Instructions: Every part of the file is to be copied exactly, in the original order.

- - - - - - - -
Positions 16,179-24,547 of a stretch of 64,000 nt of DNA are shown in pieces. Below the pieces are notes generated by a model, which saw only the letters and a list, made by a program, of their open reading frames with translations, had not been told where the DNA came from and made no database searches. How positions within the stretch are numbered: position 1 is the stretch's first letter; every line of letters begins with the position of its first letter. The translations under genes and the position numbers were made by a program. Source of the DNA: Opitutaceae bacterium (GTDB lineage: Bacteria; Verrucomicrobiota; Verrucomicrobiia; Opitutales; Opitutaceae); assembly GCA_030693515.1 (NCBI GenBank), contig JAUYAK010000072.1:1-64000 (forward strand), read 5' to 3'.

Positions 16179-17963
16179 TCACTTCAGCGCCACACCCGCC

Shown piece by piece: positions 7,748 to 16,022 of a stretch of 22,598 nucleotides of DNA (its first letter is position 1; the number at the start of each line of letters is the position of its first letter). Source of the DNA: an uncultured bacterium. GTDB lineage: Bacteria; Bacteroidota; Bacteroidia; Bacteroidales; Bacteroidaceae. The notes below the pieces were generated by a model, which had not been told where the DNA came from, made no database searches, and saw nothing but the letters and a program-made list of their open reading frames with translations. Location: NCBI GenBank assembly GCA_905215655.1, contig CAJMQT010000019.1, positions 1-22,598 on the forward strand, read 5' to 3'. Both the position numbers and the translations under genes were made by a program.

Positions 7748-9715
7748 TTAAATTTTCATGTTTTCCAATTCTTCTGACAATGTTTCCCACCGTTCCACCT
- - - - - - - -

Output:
Positions 16,179-24,547 of a stretch of 64,000 nt of DNA are shown in pieces. Below the pieces are notes generated by a model, which saw only the letters and a list, made by a program, of their open reading frames with translations, had not been told where the DNA came from and made no database searches. How positions within the stretch are numbered: position 1 is the stretch's first letter; every line of letters begins with the position of its first letter. The translations under genes and the position numbers were made by a program. Source of the DNA: Opitutaceae bacterium (GTDB lineage: Bacteria; Verrucomicrobiota; Verrucomicrobiia; Opitutales; Opitutaceae); assembly GCA_030693515.1 (NCBI GenBank), contig JAUYAK010000072.1:1-64000 (forward strand), read 5' to 3'.

Positions 16179-17963
16179 TCACTTCAGCGCCACACCCGCC

Shown piece by piece: positions 7,748 to 16,022 of a stretch of 22,598 nucleotides of DNA (its first letter is position 1; the number at the start of each line of letters is the position of its first letter). Source of the DNA: an uncultured bacterium. GTDB lineage: Bacteria; Bacteroidota; Bacteroidia; Bacteroidales; Bacteroidaceae. The notes below the pieces were generated by a model, which had not been told where the DNA came from, made no database searches, and saw nothing but the letters and a program-made list of their open reading frames with translations. Location: NCBI GenBank assembly GCA_905215655.1, contig CAJMQT010000019.1, positions 1-22,598 on the forward strand, read 5' to 3'. Both the position numbers and the translations under genes were made by a program.

Positions 7748-9715
7748 TTAAATTTTCATGTTTTCCAATTCTTCTGACAATGTTTCCCACCGTTCCACCT